An illustration depicting Cancer Cells in the crosshairs, related to cancer treatment.

Investigators from Brigham and Women’s Hospital (BWH) and the Harvard Stem Cell Institute in the United States say they may have discovered a way to kill tumour cells that have metastasized to the brain.

The team developed cancer-killing viruses that can deliver stem cells via the carotid artery and applied them to metastatic tumors. The elimination of metastatic skin cancer cells in mice resulted in prolonged survival, the investigators say.

Khalid Shah, director of the Center for Stem Cell Therapeutics and Imaging (CSTI) in the BWH Department of Neurosurgery, who led the study, said: “Metastatic brain tumors — often from lung, breast, or skin cancers — are the most commonly observed tumors within the brain and account for about 40% of advanced melanoma metastases. Current therapeutic options for such patients are limited, particularly when there are many metastases.

“Our results are the first to provide insight into ways of targeting multiple brain metastatic deposits with stem-cell-loaded oncolytic viruses that specifically kill dividing tumor cells.”

In their search for novel, tumor-specific therapies that could target multiple metastases in the brain without damaging adjacent tissues, the research team first developed different BRAF wild-type and mutant mouse models that more closely mimicked what is seen in patients.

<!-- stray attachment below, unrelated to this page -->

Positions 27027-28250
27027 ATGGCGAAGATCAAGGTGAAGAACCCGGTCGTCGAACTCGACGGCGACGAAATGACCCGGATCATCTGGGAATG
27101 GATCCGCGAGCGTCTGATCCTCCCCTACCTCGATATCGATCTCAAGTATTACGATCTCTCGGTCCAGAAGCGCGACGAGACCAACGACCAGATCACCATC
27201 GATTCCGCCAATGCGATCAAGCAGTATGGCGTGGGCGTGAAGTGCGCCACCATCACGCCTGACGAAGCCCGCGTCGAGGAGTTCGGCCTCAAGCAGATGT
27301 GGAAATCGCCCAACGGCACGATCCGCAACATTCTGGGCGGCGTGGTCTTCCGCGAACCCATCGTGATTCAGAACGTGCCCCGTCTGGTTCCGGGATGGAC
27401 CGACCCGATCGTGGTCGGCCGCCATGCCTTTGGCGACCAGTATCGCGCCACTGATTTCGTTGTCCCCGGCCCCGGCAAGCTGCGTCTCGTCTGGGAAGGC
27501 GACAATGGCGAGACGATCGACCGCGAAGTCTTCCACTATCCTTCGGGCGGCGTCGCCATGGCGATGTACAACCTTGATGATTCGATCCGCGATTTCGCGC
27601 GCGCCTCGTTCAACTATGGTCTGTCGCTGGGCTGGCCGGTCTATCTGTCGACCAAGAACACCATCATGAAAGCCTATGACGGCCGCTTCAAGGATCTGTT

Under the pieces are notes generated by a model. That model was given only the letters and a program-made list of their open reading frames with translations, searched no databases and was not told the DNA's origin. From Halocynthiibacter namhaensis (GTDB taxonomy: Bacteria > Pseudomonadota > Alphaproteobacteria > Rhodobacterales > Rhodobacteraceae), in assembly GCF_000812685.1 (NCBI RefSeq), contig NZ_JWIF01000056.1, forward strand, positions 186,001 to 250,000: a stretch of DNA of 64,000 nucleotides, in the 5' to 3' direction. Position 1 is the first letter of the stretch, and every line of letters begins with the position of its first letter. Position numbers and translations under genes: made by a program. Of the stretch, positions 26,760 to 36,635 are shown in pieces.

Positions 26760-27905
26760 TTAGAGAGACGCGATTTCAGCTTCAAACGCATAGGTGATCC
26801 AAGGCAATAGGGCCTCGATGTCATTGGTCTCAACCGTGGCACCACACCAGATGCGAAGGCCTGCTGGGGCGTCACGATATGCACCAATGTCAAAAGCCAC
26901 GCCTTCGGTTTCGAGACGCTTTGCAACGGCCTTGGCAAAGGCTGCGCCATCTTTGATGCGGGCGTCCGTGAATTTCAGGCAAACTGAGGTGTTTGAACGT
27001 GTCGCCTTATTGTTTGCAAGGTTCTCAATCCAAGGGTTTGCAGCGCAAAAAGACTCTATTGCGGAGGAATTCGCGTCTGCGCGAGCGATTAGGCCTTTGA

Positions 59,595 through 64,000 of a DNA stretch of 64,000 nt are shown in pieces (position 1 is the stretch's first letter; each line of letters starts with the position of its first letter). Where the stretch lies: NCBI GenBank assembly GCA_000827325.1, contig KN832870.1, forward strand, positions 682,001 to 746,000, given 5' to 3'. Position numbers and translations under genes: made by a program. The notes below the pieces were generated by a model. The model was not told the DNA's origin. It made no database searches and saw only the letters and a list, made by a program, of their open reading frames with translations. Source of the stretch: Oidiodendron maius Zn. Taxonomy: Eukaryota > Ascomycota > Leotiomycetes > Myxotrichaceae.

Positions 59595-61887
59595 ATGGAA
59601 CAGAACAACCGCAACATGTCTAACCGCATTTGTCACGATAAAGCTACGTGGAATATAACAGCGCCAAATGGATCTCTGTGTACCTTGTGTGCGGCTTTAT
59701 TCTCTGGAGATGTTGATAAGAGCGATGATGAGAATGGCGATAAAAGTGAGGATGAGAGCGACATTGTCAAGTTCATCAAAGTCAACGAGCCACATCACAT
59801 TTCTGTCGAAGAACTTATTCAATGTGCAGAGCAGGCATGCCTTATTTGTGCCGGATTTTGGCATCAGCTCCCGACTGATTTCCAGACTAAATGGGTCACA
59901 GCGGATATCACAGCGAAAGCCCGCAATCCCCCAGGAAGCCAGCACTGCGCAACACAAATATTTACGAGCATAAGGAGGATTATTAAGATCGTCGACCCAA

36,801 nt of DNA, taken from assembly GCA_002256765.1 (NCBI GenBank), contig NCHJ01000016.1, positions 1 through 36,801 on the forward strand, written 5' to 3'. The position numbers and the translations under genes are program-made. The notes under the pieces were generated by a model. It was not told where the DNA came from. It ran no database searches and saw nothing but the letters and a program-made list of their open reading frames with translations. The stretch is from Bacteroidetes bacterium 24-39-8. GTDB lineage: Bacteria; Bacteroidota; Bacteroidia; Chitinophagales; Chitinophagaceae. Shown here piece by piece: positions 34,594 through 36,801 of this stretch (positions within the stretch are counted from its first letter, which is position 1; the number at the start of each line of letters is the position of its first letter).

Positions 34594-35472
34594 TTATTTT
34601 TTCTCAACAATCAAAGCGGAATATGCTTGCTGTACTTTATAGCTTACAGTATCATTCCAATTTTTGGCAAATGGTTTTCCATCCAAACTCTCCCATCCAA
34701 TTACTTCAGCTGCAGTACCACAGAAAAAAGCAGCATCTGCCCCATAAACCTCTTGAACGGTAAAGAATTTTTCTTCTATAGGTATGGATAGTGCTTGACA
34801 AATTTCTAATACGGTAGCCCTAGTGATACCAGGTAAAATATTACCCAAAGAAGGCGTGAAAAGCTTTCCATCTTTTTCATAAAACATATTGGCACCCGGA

They found that injecting patient-derived, brain-seeking melanoma cells into the carotid arteries of the preclinical models resulted in metastatic tumours forming throughout the brain, mimicking what is seen in advanced melanoma cancer patients. The injected cells express markers that allow them to enter the brain and are labeled with bioluminescent and fluorescent markers to enable tracking by imaging technologies.

To devise a potential new therapy, the investigators engineered a population of bone marrow-derived mesenchymal stem cells loaded with oncolytic herpes simplex virus (oHSV), which specifically kills dividing cancer cells while sparing normal cells.

Khalid, who is also a professor at Harvard Medical School and a principal faculty member at the Harvard Stem Cell Institute, said: “We are currently developing similar animal models of brain metastasis from other cancer types, as well as new oncolytic viruses that have the ability to specifically kill a wide variety of resistant tumor cells. We are hopeful that our findings will overcome problems associated with current clinical procedures.”

The study was supported by a Department of Defense Idea Award and a grant from the National Institutes of Health.